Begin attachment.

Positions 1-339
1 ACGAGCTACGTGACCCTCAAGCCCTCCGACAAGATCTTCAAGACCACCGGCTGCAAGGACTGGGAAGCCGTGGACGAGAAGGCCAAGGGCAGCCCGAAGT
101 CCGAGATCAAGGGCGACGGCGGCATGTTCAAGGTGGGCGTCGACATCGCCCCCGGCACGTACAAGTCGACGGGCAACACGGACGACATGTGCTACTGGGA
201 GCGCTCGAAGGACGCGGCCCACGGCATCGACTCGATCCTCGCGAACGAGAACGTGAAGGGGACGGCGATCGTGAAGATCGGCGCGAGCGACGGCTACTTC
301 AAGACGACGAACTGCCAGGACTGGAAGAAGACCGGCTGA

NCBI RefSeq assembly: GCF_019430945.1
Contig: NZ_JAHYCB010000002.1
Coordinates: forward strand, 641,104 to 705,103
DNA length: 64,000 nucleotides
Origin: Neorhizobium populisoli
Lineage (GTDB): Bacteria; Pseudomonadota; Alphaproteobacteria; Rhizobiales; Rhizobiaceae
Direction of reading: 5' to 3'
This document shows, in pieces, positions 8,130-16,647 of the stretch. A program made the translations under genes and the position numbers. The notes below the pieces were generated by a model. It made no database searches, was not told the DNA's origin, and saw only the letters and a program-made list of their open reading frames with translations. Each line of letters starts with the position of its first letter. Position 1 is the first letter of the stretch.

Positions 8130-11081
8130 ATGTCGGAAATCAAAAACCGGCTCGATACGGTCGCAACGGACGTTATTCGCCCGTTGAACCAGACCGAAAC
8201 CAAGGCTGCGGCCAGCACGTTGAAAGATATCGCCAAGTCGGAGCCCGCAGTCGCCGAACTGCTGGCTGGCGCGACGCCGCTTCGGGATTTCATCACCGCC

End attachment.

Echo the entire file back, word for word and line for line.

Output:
Positions 1-339
1 ACGAGCTACGTGACCCTCAAGCCCTCCGACAAGATCTTCAAGACCACCGGCTGCAAGGACTGGGAAGCCGTGGACGAGAAGGCCAAGGGCAGCCCGAAGT
101 CCGAGATCAAGGGCGACGGCGGCATGTTCAAGGTGGGCGTCGACATCGCCCCCGGCACGTACAAGTCGACGGGCAACACGGACGACATGTGCTACTGGGA
201 GCGCTCGAAGGACGCGGCCCACGGCATCGACTCGATCCTCGCGAACGAGAACGTGAAGGGGACGGCGATCGTGAAGATCGGCGCGAGCGACGGCTACTTC
301 AAGACGACGAACTGCCAGGACTGGAAGAAGACCGGCTGA

NCBI RefSeq assembly: GCF_019430945.1
Contig: NZ_JAHYCB010000002.1
Coordinates: forward strand, 641,104 to 705,103
DNA length: 64,000 nucleotides
Origin: Neorhizobium populisoli
Lineage (GTDB): Bacteria; Pseudomonadota; Alphaproteobacteria; Rhizobiales; Rhizobiaceae
Direction of reading: 5' to 3'
This document shows, in pieces, positions 8,130-16,647 of the stretch. A program made the translations under genes and the position numbers. The notes below the pieces were generated by a model. It made no database searches, was not told the DNA's origin, and saw only the letters and a program-made list of their open reading frames with translations. Each line of letters starts with the position of its first letter. Position 1 is the first letter of the stretch.

Positions 8130-11081
8130 ATGTCGGAAATCAAAAACCGGCTCGATACGGTCGCAACGGACGTTATTCGCCCGTTGAACCAGACCGAAAC
8201 CAAGGCTGCGGCCAGCACGTTGAAAGATATCGCCAAGTCGGAGCCCGCAGTCGCCGAACTGCTGGCTGGCGCGACGCCGCTTCGGGATTTCATCACCGCC